But Segers can sing, and he went on to perform the role of Mufasa, the Lion King’s father, in Australia, China and North America. Watching him perform for the first time, his mother cried. “He was so good,” she said. “I was so amazed. I never knew he could sing like that.” Segers was delighted. “I had a blast. I never knew that this opportunity could be exploited by me – someone who wasn’t a singer, someone who wasn’t an actor, someone who never had any experience, any training, anything,” Segers said. “It was really just an opportunity that I picked up and ran with.” The stage set Segers on a new path. At Fairview, he shared with the students his overwhelming emotion at hearing his singing voice without a microphone during a performance of “Little Shop of Horrors” at New York’s City Center.
With his large frame, dark curly hair, warm eyes, infectious humor and booming voice, Segers is an attractive, engaging man. Considering his lifelong love of entertaining people through sport, a transition into acting makes perfect sense. And as he told the Winston-Salem Journal in 2010, “My father always encouraged me to do something in the arts.”
Segers had returned to New Zealand after “The Lion King” and was considering his next step when he received a request to send in a reel for a new TV show, “Pair of Kings.” Segers hesitated because he didn’t want to finance the reel. Ultimately he thought better of it. The breakdown requested “a guy who was tall, but not too tall; big, not fat; spoke like James Earl Jones but looked like the Rock,” Segers told the Sioux City Journal in 2010. Realization struck: “They were asking for Geno.” And so they were. “When we got the tape on Geno and he started talking, we knew,” the show’s executive producers, Dan Cross and David Hoge, said in an email message. “It’s not often you can get a big, burly, good- looking guy who can act, be playful, but still feel like a father figure all in one. Geno is that guy. He fits perfect on the island and perfect with our cast.”
“Pair of Kings,” targeted toward a young audience, premiered in September 2010 starring Disney kids Mitchel Musso of “Hannah Montana” fame and Doc Shaw of “The Suite Life on Deck” as fraternal twins who unexpectedly find themselves kings of a Pacific island nation. As Mason, the royal adviser, Segers (whose ethnicity also includes American Indian and French) brings “a larger than life presence” to the show physically and metaphorically, said Hoge and Cross. “His voice, appearance and attitude give off that sense of control and security. Yes, that’s what the character Mason is all about, but so is Geno. And that’s why it’s a perfect fit. He’s an anchor to our series.”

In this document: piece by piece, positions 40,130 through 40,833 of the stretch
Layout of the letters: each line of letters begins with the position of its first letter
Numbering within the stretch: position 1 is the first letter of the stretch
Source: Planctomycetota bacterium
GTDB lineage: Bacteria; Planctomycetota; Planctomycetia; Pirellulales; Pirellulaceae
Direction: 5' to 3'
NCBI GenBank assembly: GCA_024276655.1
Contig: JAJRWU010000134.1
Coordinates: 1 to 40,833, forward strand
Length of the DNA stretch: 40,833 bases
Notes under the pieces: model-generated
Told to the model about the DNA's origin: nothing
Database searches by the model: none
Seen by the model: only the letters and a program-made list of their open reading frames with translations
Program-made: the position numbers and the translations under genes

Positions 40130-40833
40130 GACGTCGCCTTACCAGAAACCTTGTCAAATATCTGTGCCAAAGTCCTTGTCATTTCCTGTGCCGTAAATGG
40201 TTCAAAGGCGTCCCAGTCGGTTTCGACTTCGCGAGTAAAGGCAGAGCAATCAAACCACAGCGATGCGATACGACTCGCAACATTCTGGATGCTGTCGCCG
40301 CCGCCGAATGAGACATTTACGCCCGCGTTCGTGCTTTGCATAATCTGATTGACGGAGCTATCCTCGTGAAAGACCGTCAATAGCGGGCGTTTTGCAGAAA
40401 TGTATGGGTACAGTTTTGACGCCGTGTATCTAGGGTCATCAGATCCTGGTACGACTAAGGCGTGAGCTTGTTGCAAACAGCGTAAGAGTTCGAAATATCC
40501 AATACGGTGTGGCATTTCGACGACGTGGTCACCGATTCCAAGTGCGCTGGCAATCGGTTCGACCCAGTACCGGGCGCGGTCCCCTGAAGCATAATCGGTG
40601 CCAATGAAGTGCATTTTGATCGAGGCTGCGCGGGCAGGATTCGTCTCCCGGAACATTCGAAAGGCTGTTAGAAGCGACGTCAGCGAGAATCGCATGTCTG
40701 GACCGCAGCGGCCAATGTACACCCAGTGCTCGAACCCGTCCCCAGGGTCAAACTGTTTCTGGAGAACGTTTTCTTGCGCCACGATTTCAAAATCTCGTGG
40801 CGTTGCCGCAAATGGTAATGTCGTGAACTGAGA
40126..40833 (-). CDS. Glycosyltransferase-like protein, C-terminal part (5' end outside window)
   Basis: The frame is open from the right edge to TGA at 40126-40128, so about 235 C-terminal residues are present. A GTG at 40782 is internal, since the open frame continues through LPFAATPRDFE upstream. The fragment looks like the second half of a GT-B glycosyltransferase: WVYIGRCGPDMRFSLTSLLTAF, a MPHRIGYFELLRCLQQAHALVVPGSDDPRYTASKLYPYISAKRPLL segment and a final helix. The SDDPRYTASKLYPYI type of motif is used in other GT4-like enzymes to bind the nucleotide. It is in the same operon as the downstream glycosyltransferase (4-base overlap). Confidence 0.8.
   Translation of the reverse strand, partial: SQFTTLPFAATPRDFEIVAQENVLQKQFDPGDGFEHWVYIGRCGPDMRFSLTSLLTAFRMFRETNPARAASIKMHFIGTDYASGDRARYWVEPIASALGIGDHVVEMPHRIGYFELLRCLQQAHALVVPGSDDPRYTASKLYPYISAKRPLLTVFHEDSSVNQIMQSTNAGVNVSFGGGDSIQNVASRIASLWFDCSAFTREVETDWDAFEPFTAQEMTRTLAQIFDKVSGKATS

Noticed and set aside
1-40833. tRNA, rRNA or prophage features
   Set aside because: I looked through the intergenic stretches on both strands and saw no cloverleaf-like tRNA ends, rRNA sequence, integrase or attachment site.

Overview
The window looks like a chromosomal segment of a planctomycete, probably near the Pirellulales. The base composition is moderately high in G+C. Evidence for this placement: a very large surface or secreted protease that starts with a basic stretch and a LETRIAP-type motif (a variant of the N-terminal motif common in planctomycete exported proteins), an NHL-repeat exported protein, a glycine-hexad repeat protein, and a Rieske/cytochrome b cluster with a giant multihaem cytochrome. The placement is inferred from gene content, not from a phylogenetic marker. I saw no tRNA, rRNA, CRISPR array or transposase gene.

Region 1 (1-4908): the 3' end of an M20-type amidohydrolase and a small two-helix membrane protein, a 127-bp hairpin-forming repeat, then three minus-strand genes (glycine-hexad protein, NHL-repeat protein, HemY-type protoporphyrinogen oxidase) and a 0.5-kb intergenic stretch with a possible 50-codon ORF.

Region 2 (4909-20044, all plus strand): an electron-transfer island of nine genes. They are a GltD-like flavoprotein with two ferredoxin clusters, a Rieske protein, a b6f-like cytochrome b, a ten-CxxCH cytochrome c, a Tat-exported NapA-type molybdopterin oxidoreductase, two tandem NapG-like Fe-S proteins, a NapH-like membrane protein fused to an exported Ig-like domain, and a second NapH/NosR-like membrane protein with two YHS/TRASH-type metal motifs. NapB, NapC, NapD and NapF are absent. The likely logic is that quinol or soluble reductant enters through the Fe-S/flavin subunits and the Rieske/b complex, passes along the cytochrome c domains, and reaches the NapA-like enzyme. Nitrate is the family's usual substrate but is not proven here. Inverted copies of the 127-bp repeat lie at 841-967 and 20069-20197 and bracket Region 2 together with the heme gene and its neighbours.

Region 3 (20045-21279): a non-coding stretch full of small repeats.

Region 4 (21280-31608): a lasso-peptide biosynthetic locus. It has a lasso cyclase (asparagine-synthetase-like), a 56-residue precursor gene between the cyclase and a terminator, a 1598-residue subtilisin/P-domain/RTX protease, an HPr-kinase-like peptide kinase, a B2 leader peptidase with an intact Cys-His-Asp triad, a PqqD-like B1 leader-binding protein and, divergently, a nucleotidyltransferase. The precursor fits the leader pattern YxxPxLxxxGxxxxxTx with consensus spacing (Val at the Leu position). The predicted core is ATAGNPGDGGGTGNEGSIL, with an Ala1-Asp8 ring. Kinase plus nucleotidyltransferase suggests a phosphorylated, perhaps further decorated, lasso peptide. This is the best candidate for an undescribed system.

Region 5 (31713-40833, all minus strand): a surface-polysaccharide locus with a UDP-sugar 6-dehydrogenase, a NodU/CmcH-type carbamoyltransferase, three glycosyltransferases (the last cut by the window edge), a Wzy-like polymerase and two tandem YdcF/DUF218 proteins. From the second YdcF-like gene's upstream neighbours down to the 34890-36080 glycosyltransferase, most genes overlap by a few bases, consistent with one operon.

Now making his home in Los Angeles, Segers holds himself as an adult example on set. “I try really hard to affect [the younger actors] positively. We have probably one of the most drama-free sets in Hollywood. The kids are very nice. It’s a very caring and loving environment, and everyone’s working to make ‘Pair of Kings’ the best that it can be.” The show did experience drama when Musso, 20, was arrested in October 2011 on charges of driving under the influence. Disney removed him from the show and replaced him with another actor for the third season, set to premiere this summer. Even before Musso’s arrest, Segers spoke of potential pitfalls awaiting young actors. “Can you imagine yourself at 19 years old with a hundred-thousand-dollar car and an even bigger checking account? Nineteen-year-olds make mistakes without any power at all. Multiply that by every single dollar you have in your checking account,” Segers said. On the set, said Cross and Hoge, “Geno helps bring people back to reality.”
These days, Segers is no longer bitter about football. “I can still run up stairs. I’m quite happy about it now,” he said, noting the damage a pro career would have inflicted on his body. Perhaps the acceptance comes in part from his growing audience and foundation. He considers the two as complementing each other: He wants more children to know his name so he can potentially reach them with his foundation’s positive message. “I’m not a child, but I’m a celebrity to children,” he said. “Parents would be as excited for me to talk with their kids about opportunities as the kids are.” Another Disney gig gave him a hand with that. Segers, along with British TV presenter Laura Hamilton, hosted and narrated two cycles of “Fort Boyard – Ultimate Challenge,” a reality show set on a 19th-century fort off the west coast of France. The show, featuring teams of teens from the USA and UK competing in a series of challenges designed to test their brainpower, courage and teamwork, was “very much in line with my foundation’s efforts in the community to try to get [youth] to face challenges in life,” Segers said.
Sister Margaret would approve.